After turning the devices on and pairing with my phone and computer, here are my thoughts on their usage before I take them out with me on the road. BTW, pairing on each of these devices was very simple and I never had to enter a code anywhere for the devices to work. Incidentally, if you decide to use these devices the pin code for both is 0000 if required by your phone or computer. Oh and both devices worked with Siri on the iPhone. I was pleasantly surprised how well both functioned. Also, both headset adapters came with headphones that have a short cable... This is very nice because it allows for the wearer to have the clip where it can be reached without 4 foot of extra cable hanging about.
Sony: I have to say that the display is the nicest feature of this device. It shows when you need pairing and when the device is connected. It shows the time on the display once connected to my phone and while playing the track is displayed as well. When using the next or previous buttons, it also shows what's happening as well. Also, the battery indicator is always present on the display as the battery graph most phones have today. After playing with the basic functions of the headset, I found that everything was very well done except the volume buttons. I guess you really can't call them buttons and it's not really a slide either. The surface is flat and has very slight marking indicating + and - and you slide your finger in the direction of either to turn it up or down. Two things about this make this a really by design. 1) You can't figure out which is which by feel. Without looking at the device it is hard to figure out how to turn up or down the volume. 2) It is very easy to change the volume accidentally while handing the device. Since this design doesn't work with an indentation or some other means of force, while holding the device to look at the time you can easily change the volume of your music/call/radio. This device supports multiple devices so when pairing with a computer and a phone you don't have to pair each time you use it. Not sure how useful this item really is, but could be nice for those that use more than one device to connect to their headphones. Volume changes on the headset does change the volume on the phone. This is nice for the fact that you can change the volume from either the phone or the headset and the volume indicators are the same.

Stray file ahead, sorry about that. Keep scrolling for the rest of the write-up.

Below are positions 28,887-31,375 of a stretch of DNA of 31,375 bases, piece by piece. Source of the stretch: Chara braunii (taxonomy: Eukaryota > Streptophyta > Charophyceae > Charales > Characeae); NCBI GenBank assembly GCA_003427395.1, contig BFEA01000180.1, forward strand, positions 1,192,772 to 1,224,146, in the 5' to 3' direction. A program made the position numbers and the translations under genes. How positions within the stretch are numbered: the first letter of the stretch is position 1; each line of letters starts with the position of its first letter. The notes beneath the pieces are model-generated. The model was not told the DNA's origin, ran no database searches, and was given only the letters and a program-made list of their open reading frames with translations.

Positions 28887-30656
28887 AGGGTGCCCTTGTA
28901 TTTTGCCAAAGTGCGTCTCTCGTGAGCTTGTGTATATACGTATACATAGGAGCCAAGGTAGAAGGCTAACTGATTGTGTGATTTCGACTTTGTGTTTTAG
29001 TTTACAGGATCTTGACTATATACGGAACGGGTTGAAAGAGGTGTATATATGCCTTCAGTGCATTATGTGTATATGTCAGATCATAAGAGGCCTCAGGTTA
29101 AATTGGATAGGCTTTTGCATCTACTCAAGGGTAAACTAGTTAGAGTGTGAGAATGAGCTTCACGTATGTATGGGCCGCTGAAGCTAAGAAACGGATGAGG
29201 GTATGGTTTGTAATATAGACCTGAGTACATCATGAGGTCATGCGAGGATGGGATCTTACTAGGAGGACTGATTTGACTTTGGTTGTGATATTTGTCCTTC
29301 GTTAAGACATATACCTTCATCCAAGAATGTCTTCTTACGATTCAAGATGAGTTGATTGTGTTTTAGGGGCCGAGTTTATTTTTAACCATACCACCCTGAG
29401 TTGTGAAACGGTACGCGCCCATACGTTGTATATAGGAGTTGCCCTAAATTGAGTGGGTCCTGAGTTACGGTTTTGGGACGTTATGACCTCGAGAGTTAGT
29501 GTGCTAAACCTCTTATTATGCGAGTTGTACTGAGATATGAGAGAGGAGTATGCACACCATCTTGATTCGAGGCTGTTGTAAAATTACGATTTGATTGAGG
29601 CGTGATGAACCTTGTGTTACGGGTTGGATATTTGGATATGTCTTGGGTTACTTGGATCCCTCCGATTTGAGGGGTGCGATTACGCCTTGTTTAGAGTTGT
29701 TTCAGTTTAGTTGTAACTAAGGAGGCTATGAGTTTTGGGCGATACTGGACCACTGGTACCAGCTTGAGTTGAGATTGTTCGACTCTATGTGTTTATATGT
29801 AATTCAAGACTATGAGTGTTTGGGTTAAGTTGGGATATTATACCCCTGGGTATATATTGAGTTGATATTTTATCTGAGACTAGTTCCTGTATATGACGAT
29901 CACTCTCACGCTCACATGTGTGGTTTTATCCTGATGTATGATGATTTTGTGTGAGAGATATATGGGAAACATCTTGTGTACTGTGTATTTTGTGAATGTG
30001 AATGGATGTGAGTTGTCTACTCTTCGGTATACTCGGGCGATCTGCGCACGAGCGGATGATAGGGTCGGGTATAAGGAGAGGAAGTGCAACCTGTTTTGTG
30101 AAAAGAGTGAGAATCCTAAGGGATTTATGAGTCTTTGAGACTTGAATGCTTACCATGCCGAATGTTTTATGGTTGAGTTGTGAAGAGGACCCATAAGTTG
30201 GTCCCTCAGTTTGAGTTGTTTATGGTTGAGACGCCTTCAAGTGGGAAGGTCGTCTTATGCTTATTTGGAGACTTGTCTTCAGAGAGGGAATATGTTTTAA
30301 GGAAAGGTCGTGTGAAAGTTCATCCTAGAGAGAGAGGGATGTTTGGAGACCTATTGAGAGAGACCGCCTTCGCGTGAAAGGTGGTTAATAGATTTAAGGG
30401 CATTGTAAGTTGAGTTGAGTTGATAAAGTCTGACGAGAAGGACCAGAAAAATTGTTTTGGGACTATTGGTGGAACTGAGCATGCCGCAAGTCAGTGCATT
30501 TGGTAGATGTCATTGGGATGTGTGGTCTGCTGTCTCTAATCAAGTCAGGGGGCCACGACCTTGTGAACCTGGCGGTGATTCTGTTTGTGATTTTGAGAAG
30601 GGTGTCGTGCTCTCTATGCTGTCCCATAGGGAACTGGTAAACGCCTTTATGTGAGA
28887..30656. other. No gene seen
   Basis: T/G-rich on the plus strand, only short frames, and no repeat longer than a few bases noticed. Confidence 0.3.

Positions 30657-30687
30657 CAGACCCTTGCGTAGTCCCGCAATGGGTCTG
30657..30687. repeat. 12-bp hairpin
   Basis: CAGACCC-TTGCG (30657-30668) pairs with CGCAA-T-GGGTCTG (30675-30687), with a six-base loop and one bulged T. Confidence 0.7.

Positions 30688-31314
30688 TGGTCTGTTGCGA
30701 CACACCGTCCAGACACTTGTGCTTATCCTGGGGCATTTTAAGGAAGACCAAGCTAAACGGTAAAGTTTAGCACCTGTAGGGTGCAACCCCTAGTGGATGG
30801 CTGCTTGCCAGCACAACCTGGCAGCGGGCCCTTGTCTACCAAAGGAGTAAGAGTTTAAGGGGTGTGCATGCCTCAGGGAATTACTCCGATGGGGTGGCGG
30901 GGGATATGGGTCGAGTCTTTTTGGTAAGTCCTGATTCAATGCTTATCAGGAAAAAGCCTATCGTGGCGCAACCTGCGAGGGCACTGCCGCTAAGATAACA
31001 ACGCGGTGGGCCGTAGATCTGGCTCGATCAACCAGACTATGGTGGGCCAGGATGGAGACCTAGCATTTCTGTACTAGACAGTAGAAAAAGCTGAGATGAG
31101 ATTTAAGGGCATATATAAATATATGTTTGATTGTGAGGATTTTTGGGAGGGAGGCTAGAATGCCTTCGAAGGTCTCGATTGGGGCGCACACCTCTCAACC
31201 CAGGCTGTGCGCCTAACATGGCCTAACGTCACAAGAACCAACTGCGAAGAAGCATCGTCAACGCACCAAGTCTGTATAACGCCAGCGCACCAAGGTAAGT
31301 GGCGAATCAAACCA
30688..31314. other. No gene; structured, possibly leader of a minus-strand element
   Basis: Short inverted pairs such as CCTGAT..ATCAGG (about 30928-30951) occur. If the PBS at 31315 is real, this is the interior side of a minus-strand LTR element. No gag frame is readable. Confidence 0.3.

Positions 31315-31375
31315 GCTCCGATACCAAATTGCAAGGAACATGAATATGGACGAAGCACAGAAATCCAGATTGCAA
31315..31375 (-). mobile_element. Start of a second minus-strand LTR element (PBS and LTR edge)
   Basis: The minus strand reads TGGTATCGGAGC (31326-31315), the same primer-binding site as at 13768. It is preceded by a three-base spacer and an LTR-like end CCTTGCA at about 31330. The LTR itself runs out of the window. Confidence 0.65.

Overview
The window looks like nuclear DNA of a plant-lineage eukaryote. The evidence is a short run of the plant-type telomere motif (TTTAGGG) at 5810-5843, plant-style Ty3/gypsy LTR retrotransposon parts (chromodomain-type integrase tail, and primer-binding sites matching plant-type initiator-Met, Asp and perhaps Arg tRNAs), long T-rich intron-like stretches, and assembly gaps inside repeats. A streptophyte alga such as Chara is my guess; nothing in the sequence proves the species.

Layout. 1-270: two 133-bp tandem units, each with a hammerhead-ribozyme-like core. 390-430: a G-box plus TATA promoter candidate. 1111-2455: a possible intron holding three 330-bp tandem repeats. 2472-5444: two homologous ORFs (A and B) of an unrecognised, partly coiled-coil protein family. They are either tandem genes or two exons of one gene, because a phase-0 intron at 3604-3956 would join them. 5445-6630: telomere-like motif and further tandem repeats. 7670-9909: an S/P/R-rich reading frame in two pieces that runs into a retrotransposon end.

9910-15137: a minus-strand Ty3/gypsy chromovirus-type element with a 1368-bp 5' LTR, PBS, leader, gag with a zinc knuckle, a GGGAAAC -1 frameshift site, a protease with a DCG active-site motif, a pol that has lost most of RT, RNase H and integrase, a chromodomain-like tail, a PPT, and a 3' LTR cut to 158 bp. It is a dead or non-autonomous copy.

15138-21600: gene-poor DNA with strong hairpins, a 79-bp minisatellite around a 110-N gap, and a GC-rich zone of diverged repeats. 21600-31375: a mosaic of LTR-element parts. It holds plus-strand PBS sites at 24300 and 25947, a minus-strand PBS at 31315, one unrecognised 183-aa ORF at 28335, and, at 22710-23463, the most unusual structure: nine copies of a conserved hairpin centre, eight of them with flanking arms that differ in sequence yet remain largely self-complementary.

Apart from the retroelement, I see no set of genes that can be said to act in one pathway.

Samsung: The coolest feature of this device is the voice prompts. Immediately on startup you have a Voice Prompt of Power On. Further, it goes into pairing mode and gives you the code while waiting for you to connect. A nice feature as you don't have to look up anything. When you flip the switch, it gives you a voice prompt of Power Off... It seems a bit basic, but it is actually nice when you have the confirmation without having to look at the device to tell if it's on or off. (BTW, you can turn off the Voice Prompts.) The button layout seems to be setup nicely for operating everything by touch. All buttons are slightly different places or offset in comparison to other buttons, so it makes it easy to determine which side of the device and which button you are actually going to depress. My biggest disappointment here is Sound Alive feature. While some people may like their bluetooth devices to control EQ, I do not. If I want to adjust the EQ, I want my Music Player to do it... So this feature means that when you press the button, the audio changed to add or remove Bass. While I can see this being useful on Phone calls, this button works all of the time, so I have to be careful to not turn on the feature. This is one of those items I would prefer a press and hold to enable it. The feature I like best on this phone is the volume control. Unlike the Sony, I can change the volume on the phone and the headset adapter independently. This gives me a very nice granular control of how loud or soft I can make the volume. When using the IEMs (In Ear Monitors) this feature is very nice. I can turn down the volume enough to sleep with at home or turn it up enough to work at noisy environments equally. I can see how some people wouldn't like this, but since my IEMs have 26 DB of sound attenuation, I have a very quiet noise floor to start from and I can thereby keep my music volume very low while maintaining a good volume in ear. This keeps my hearing in tact while allowing for a very enjoyable listening experience.